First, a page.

We asked Partington who the ideal ski club member is today and he explained that it came down to those who wanted to invest significantly in skiing. 

The Ideal Member

He said, “A typical person ideal for a ski club is someone who has entered the sport and has taken the leap to try to ski more than 10 times per year. The sport can be prohibitively expensive if the skier is trying to stay in a hotel and does not have a season pass. The passes generally do not pay for themselves unless you go more than 10 times per year. After equipment is purchased the next expense is lodging. That is where ski clubs shine, they provide affordable accommodations and a social atmosphere for fellow enthusiasts to share information and insight.”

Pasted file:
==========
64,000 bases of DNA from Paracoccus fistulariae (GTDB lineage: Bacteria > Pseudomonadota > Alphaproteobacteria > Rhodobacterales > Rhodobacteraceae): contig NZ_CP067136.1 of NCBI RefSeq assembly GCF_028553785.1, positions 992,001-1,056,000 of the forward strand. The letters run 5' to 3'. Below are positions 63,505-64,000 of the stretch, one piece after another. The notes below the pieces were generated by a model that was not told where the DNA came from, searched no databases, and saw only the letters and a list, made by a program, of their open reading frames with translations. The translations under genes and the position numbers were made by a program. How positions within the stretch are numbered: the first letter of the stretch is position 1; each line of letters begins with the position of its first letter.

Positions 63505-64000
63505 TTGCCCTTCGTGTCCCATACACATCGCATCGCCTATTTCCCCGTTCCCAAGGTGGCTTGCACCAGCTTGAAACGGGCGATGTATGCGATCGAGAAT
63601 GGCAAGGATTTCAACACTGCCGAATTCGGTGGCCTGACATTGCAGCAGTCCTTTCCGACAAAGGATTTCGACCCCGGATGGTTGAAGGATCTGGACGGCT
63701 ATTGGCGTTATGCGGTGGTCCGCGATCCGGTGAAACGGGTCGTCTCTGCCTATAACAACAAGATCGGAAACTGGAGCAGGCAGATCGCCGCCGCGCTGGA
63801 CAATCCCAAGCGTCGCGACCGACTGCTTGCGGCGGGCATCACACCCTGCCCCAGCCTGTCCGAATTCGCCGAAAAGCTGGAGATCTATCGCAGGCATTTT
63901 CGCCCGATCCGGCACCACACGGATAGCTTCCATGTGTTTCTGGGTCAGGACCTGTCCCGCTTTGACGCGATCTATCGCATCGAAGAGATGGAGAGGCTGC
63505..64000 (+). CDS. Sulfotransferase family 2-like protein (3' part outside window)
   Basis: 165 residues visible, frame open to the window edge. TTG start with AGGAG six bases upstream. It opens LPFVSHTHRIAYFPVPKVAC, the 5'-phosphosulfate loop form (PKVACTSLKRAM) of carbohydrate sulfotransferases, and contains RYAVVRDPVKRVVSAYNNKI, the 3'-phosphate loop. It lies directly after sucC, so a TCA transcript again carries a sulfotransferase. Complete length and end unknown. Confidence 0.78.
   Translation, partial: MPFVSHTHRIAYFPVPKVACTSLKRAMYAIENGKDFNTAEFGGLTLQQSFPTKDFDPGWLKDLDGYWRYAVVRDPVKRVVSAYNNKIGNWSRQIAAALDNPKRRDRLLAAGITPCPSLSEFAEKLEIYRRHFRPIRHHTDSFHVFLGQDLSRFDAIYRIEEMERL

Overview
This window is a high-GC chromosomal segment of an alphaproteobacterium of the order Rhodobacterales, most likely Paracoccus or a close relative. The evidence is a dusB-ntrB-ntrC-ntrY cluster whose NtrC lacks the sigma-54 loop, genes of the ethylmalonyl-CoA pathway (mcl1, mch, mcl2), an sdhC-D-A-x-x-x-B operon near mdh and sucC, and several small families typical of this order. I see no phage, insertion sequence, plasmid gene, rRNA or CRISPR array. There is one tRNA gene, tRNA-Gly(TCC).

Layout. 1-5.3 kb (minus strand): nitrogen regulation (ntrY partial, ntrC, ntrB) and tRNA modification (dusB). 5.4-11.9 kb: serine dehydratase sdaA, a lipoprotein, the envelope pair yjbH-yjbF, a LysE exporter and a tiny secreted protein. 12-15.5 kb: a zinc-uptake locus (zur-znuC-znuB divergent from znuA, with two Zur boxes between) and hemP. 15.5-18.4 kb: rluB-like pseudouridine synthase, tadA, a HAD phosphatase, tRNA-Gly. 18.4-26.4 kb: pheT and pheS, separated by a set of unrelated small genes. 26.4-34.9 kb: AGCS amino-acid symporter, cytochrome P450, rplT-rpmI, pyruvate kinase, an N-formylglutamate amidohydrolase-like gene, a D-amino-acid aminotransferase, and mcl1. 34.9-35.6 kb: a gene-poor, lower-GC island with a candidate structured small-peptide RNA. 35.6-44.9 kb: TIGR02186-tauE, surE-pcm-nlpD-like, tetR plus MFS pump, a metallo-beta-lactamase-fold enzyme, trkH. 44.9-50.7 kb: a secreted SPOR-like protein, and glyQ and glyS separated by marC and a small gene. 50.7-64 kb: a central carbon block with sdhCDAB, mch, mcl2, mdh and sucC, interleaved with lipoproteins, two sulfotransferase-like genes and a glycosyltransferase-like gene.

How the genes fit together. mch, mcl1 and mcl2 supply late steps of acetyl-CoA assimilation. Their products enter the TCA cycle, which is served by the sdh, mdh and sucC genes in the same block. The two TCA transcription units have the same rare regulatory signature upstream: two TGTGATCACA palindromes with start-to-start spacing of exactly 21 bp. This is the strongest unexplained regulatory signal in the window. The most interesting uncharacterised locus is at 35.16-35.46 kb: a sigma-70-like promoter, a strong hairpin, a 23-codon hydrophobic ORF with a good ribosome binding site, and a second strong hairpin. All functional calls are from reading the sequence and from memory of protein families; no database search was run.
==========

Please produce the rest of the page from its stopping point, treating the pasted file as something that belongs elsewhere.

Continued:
A Club for All Seasons

Even with “ski” in the title, members can come to a ski club during all seasons. 

Partington said, “In winter there are Ice Castles, snowmobile rentals, snowshoeing, ice skating at RiverWalk outdoors, and wine and cider tastings indoors.”

He continued, “In summer, Loon Mountain has ziplining, gondola rides, caves on top, and other activities. Special events include the New England Brewfest in June, the Highland Games in September, and the White Mountain Octoberfest in October. Last fall saw a fantastic display of Sand Castles on the Ice Castles location, hopefully, they will return. Cannon always offers a great tram ride, and Franconia Notch is second to none for hiking including the Basin and the famous Flume Gorge. Another favorite is the Lost River Gorge and Boulder Caves, and on those lazy hot summer afternoons you can rent a kayak or a tube and head down the Pemigewasset River.”